To Bet Or Not To Bet: Grand National 2014


‘The ultimate test of horse and rider‘ returns this year on Saturday 5th April. Run since the mid-1800s, the Grand National at Aintree comprises a heavy 16 fence course run over 4 miles, featuring notorious jumps such as ‘The Chair’, and ‘Becher’s Brook’.

By Free Betting Online (freebettingonline.co.uk) [Public domain], via Wikimedia Commons

By Free Betting Online (freebettingonline.co.uk) [Public domain], via Wikimedia Commons

Sadly, due to the strains of the course, over 70 horses have lost their lives over the history of the Grand National; 14 of these were due to falls at the fence named Becher’s Brook. Dr Kennedy from Anglia Ruskin University uses statistics to argue that the risk of a horse death in the Grand National is as high as 6 horses per 1000. Most horse deaths during the Grand National are a result of falling at difficult fences, acquiring injuries, and having to be euthanised as a result.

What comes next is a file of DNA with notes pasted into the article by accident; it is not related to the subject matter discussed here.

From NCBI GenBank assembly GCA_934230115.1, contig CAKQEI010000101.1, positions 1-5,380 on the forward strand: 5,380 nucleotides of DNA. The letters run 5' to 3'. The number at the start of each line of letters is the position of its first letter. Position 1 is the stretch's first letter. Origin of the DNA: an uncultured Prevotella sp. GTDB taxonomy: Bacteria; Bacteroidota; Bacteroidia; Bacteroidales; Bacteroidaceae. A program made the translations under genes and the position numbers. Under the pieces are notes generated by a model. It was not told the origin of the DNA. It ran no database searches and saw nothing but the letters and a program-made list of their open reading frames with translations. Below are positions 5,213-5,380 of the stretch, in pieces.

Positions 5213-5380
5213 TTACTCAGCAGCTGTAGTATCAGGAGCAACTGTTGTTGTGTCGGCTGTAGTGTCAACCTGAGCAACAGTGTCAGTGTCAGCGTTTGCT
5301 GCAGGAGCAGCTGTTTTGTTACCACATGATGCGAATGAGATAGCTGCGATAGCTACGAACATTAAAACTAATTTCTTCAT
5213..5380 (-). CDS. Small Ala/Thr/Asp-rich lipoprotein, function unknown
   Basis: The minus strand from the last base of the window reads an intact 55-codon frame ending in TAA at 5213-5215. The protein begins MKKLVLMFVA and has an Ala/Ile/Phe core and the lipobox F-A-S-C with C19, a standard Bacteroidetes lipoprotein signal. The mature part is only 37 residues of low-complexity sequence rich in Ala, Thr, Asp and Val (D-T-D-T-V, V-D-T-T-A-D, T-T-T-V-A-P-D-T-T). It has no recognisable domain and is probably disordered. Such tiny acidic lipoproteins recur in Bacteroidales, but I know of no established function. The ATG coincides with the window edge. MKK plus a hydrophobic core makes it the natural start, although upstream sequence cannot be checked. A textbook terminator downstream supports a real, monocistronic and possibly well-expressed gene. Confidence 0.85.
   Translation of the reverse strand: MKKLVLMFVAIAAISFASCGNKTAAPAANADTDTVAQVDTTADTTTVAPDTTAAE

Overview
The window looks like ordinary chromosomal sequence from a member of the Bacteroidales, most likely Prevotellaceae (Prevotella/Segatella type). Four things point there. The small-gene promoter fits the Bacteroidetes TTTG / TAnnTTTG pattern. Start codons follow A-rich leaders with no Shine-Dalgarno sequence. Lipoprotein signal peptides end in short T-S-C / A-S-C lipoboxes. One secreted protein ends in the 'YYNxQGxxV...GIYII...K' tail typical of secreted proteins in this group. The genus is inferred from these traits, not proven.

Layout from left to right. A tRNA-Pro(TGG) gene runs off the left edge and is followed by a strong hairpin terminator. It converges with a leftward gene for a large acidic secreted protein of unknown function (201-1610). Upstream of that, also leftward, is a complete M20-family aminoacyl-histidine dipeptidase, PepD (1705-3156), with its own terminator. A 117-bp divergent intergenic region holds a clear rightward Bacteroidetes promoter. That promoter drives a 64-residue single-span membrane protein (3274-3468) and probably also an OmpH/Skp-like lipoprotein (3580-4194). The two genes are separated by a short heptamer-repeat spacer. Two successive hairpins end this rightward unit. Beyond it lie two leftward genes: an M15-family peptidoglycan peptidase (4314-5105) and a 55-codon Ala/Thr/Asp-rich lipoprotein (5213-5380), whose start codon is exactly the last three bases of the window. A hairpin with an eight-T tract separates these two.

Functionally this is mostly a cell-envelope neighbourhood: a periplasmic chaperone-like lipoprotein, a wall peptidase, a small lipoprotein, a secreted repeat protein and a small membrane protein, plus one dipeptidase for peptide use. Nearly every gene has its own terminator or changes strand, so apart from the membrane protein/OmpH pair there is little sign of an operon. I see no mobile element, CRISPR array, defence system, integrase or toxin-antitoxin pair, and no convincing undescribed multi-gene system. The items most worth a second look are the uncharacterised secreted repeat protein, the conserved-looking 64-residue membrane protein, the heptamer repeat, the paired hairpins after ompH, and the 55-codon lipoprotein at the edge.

The League is an animal charity campaigning for the welfare of animals in the name of sport. In a recent post on the Grand National, The League stated that it was advocating to abolish the race if animal welfare was not made a priority.

The British Horseracing Authority (BHA) recommends changes to be made to the course following incidents after each race. Such changes have resulted in reduced numbers of fences, optional bypassing, and bettered ground conditions.

By Tbmurray (Own work) [CC0], via Wikimedia Commons

By Tbmurray (Own work) [CC0], via Wikimedia Commons

2013 saw a race free from casualties, suggesting hope for future races; ‘I was in tears down there’, stated RSPCA’s David Muir, celebrating the safe return of all 40 horses. Many suggest that the ‘softened cores’ of the jumps are to be praised, making them easier to complete if something goes wrong during the jump.

Run by 44 horses this year, Saturday’s race comprises horses named ‘Mountainous’, ‘Our Father’, and ‘Twirling Magnet’. Odds are based on the horses age, experience, and weight. Whether you decide to bet on the Grand National this year is a personal decision; though a decision made by anyone with a care for animal welfare, should be made in light of all evidence.

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